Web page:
Criminal Law Class Notes 9/15/03

 

State v. Nations

 

A 16-year-old girl was found dancing at a club.  Cops approached the defendant and asked her about the girl’s age.  The defendant claimed that she had checked, but she hadn’t.  She is convicted of child endangerment.

 

Nations claims the defense that the state must prove that she knew the girl was underage.  In Missouri, knowledge means awareness of facts; here we’re talking about knowledge of an attendant circumstance.  This is not the Model Penal Code formulation.

 

The court says that the Model Penal Code is the source for the Missouri Criminal Code.  If this were a Model Penal Code case, how could the prosecutor strengthen the argument that Nations did what she did knowingly?  Model Penal Code § 2.02(7) tells us that “wilful blindness” is tantamount to knowledge.

 

In the Model Penal Code, if the issue is whether a defendant had knowledge of an attendant circumstance, you must study Model Penal Code § 2.02(2)(b)(i), which looks a whole lot like the Missouri statute.  But then you have to add on § 2.02(7), which adds to the meaning of the term “knowledge”.  Missouri finds that the Model Penal Code is the source for their code, however, the legislature of Missouri did not choose to include the “wilful blindness” provision in their version of the Code.

 

Why did the Model Penal Code add this provision?  We want to be able to hold people responsible for deliberately shielding themselves from knowledge that would otherwise go towards proving an offense.

 

We want to prevent the “ostrich phenomenon”.  This is especially important for prosecutors of white collar crime cases.  The higher-ups will protect themselves by prosecution by avoiding knowing the offenses being done to try to avoid prosecution.  However, the “wilful blindness” provision makes it less likely this stratagem will succeed.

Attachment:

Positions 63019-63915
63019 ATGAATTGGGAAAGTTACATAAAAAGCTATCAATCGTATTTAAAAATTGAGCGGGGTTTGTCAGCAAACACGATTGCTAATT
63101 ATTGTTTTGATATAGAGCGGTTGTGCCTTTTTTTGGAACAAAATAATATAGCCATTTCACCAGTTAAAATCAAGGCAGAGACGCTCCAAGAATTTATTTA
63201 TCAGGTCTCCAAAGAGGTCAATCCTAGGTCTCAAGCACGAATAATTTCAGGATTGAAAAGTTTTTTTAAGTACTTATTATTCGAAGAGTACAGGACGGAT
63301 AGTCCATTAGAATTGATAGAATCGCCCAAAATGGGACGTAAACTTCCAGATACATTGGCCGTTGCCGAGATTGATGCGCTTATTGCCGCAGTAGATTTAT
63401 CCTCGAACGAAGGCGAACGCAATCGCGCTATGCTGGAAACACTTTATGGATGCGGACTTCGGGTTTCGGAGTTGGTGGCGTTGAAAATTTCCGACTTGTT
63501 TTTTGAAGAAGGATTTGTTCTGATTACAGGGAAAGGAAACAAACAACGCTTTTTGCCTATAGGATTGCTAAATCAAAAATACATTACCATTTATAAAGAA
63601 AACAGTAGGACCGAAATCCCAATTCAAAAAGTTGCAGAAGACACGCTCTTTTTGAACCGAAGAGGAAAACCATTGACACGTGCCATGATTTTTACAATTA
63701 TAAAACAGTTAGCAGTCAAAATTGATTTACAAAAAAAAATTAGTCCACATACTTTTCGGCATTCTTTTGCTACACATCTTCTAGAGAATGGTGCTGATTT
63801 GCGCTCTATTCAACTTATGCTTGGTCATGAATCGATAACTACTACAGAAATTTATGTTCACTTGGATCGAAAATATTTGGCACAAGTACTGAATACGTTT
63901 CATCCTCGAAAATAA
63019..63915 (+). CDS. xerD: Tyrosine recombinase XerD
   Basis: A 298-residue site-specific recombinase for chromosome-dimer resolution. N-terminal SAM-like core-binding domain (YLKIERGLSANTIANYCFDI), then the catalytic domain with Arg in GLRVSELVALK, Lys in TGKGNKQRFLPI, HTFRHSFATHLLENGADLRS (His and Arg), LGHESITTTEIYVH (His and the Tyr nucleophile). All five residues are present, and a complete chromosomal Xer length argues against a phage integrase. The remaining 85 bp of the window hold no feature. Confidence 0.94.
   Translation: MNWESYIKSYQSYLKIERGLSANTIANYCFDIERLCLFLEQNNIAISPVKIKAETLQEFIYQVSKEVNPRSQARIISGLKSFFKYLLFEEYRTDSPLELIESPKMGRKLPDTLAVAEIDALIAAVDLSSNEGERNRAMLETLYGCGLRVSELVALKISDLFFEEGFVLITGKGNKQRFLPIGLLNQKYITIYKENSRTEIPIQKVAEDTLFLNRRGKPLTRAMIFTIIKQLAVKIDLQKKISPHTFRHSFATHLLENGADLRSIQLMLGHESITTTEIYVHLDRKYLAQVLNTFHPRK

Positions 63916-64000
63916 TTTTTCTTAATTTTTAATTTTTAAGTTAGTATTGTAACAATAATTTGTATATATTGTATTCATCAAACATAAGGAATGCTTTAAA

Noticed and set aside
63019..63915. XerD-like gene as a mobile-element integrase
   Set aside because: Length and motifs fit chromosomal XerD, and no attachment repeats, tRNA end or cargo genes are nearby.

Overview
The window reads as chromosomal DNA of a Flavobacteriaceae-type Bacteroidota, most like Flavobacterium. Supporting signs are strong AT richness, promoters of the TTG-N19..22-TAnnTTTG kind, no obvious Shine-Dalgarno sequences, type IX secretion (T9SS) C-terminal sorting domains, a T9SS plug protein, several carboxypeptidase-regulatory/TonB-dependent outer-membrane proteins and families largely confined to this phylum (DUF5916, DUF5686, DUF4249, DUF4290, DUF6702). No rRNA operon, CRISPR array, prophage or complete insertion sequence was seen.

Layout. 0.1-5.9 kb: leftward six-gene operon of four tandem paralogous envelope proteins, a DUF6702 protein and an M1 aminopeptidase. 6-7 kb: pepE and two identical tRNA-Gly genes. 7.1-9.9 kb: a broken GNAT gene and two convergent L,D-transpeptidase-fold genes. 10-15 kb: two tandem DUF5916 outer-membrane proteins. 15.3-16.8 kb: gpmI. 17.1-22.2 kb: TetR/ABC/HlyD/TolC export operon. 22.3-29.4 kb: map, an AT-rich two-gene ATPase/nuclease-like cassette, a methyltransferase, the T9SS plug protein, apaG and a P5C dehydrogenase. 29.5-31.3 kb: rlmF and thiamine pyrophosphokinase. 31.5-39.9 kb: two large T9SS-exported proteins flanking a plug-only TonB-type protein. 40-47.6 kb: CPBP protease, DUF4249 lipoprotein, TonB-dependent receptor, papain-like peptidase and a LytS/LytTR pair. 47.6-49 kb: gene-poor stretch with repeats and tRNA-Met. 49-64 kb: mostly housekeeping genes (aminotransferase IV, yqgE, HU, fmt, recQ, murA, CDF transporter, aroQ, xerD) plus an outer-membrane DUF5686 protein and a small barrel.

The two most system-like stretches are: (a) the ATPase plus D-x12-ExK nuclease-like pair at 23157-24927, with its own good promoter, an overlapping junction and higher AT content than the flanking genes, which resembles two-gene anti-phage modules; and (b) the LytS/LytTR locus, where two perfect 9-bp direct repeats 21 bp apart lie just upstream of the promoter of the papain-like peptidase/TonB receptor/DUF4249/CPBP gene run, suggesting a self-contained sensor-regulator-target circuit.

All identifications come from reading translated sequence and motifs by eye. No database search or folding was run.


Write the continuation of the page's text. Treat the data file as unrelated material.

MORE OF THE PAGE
What argument can be put forward again this “wilful blindness” provision?  It blurs the like between knowledge and recklessness.  What is the mental state of a person who is aware of a high probability that, for example, a female dancer is under the age of 17?  Isn’t that very similar to the definition of recklessness, which talks about disregarding a substantial and unjustifiable risk?  Many critics say this provision is no good because it defies understanding what it means to “know” something when in fact you don’t know it.

 

If, on the other hand, you require actual knowledge, as in Missouri, it will be harder to get convictions in cases like this.  We could attack this two ways: we could knock down the standard of culpability in the statute to recklessness, or else you can, by statute, ratchet up the mental state of “wilful blindness” to knowledge, as the Model Penal Code does.

 

The court makes a mistake in this case.  It reverses the terms in the Model Penal Code in an inappropriate way: the court says that there must be a “high probability” that the defendant was aware, whereas the Model Penal Code says that the defendant must be aware of a “high probability”.  It wouldn’t have made a difference in this case, however, if you’re in a jurisdiction with a “wilful blindness” provision, and a judge has stated the Model Penal Code § 2.02(7) this way and you miss it, you could lose the case for your client.

 

If Model Penal Code § 2.02(7) were in effect in Missouri, there is a plausible argument that Nations could have been found guilty.

 

So make sure to read very carefully.

 

United States v. Morris

 

Morris wrote a worm that wasn’t meant to be damaging, but was.  He was convicted and punished of a relatively lenient sentence.